CMU Resources Instrumental to Musician/Entrepreneur – News
March 08, 2021
Oboe reeds can be a challenge for new and experienced musicians alike. The oboe is a double reed instrument whose sound is produced by two pieces of cane vibrating against each other, which can easily break or change their playability based on humidity and other factors. Manufactured cane reeds start at $15-$20, but might crack after just a few hours of playing or last little more than a month. Professional handmade reeds cost even more — or, if musicians make their own, reeds can take hours of work.
The frustration of crafting reeds led Camille Strahl to envision creating an affordable and reliable alternative.
“The technology that we use to make oboe reeds moves at a snail’s pace — much the same as it was 100 years ago” said Strahl, an oboe performance graduate student in Carnegie Mellon University’s School of Music and former music teacher. “I still use a razorblade to shape my material.”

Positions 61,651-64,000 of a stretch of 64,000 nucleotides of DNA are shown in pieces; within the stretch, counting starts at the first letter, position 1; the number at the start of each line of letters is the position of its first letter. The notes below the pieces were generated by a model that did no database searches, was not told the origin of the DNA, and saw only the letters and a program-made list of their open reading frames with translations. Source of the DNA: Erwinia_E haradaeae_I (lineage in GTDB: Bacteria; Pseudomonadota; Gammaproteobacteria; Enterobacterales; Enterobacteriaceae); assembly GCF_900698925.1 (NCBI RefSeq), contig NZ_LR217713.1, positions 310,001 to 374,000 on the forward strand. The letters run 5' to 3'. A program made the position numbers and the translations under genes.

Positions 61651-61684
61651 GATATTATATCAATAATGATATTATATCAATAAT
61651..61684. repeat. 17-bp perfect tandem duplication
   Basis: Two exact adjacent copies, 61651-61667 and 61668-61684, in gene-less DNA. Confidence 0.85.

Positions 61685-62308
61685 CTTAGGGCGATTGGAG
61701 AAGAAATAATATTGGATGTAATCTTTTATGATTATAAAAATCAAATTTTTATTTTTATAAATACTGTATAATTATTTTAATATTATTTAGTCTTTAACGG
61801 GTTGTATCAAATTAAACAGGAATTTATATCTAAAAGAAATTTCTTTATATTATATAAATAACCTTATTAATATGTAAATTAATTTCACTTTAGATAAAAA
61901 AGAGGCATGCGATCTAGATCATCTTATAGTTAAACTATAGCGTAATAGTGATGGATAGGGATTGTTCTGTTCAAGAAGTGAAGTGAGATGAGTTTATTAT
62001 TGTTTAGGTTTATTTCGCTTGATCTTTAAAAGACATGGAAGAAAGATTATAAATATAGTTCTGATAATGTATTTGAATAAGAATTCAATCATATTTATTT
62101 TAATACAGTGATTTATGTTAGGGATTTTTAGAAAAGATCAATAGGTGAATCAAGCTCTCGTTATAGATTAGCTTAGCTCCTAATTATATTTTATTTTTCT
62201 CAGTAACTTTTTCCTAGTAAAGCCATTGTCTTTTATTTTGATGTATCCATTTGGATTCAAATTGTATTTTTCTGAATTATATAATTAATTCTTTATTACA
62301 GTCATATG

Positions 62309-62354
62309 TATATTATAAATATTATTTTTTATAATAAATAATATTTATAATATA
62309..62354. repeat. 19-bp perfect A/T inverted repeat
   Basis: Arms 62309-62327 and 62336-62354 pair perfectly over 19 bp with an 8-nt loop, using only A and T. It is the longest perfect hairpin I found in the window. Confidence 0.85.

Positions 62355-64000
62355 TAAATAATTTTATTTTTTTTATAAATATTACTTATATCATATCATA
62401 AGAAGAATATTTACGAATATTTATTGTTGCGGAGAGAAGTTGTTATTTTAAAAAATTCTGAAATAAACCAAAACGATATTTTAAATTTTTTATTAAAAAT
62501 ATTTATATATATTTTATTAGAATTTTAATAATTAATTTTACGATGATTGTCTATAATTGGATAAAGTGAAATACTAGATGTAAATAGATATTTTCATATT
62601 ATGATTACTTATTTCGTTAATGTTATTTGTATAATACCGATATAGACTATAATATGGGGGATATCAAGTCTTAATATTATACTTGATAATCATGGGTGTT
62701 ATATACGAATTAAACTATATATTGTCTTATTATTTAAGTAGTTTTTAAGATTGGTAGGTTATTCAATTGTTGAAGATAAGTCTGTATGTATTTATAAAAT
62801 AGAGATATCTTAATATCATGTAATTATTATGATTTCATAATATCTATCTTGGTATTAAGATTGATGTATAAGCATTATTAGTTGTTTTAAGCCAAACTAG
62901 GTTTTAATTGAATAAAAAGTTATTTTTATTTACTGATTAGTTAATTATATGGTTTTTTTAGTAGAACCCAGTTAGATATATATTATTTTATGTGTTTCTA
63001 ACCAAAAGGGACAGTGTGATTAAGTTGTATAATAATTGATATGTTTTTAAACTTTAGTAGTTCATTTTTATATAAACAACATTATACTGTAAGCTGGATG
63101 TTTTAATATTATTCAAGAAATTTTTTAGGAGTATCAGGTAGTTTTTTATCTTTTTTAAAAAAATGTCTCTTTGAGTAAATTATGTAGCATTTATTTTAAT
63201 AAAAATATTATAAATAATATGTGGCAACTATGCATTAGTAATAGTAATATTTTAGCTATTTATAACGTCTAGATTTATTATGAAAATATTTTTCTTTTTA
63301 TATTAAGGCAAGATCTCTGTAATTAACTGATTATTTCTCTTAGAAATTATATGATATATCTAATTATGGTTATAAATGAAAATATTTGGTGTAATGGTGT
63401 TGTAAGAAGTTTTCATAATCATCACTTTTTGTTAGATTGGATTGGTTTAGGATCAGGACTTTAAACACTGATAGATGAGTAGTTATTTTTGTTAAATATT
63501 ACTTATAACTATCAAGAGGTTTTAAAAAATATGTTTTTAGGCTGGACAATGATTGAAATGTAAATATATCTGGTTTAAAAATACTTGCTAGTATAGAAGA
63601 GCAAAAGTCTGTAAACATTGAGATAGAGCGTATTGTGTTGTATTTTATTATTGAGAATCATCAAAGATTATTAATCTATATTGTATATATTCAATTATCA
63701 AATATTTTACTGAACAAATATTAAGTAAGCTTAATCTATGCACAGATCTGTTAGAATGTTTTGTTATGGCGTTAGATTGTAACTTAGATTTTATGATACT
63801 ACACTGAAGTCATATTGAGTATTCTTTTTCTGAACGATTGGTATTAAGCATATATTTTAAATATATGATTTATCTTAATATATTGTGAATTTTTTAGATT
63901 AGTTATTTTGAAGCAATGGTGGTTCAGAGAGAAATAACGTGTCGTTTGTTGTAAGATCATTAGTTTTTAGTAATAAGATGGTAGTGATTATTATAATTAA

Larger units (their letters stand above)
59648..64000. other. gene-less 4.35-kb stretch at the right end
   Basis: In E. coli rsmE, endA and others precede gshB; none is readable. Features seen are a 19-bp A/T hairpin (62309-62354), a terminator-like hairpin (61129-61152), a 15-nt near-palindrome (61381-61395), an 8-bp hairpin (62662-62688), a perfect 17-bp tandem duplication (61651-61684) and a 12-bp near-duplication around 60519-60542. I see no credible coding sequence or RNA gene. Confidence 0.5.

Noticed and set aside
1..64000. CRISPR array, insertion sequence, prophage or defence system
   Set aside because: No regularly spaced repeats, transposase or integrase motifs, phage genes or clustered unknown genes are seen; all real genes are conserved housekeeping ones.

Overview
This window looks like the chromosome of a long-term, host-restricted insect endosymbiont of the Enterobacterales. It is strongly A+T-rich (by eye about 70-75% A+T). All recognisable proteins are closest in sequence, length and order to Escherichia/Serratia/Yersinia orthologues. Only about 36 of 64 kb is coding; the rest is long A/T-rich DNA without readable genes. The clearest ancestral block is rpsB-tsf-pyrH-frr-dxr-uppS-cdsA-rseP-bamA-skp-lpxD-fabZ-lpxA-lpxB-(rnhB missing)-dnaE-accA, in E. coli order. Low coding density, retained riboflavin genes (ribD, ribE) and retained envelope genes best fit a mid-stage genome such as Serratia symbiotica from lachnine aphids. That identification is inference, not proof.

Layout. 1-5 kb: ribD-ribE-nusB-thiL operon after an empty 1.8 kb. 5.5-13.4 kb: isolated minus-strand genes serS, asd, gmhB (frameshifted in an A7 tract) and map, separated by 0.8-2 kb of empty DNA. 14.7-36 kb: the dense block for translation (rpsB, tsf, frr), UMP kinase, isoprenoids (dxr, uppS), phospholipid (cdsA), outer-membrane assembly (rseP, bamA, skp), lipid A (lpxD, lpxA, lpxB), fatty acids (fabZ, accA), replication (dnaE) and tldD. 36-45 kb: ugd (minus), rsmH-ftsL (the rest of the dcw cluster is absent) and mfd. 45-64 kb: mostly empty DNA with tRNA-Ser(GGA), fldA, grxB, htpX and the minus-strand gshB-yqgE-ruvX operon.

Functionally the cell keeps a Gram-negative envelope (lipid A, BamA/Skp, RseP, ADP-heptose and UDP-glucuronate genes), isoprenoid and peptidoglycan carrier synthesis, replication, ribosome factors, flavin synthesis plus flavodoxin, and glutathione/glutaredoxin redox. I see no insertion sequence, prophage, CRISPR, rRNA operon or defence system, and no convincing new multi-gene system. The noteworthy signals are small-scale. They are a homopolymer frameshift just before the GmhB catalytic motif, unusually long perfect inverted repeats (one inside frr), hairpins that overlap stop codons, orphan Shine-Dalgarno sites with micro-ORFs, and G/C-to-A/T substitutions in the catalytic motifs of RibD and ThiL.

Last fall, Strahl took the class Business of Music, taught by Lance LaDuke. The course is part of CMU’s Music Entrepreneurship program.
“I’ve joked for a long time about making synthetic reeds if I met an oboist who had an interest in engineering,” she said. The appeal of reeds made out of plastic would make the product have more consistent playability, she said. “After taking the course I realized that even if I’m not an engineer, nobody at a company does all the things.”
LaDuke, the freshman adviser and coordinator of special and creative projects for the School of Music, said that the Music Entrepreneurship program helps students identify new performance and business opportunities and act on them.
“Some are using their skills to develop solo careers or small music groups. Others are setting up teaching studios and a handful of them are looking for ways to create not-for-profit community organizations,” LaDuke said. “The most unique aspect of what Camille is developing is that it is a physical product. We have lots of folks developing service-based ideas but to have someone who needs to deal with prototyping, inventory and order fulfillment adds a great dimension.”
Camille coined her company, Synthody, a mashup of synthetic and melody. Since then, she’s written a business plan, conducted market research studies and started networking within and outside of the CMU community.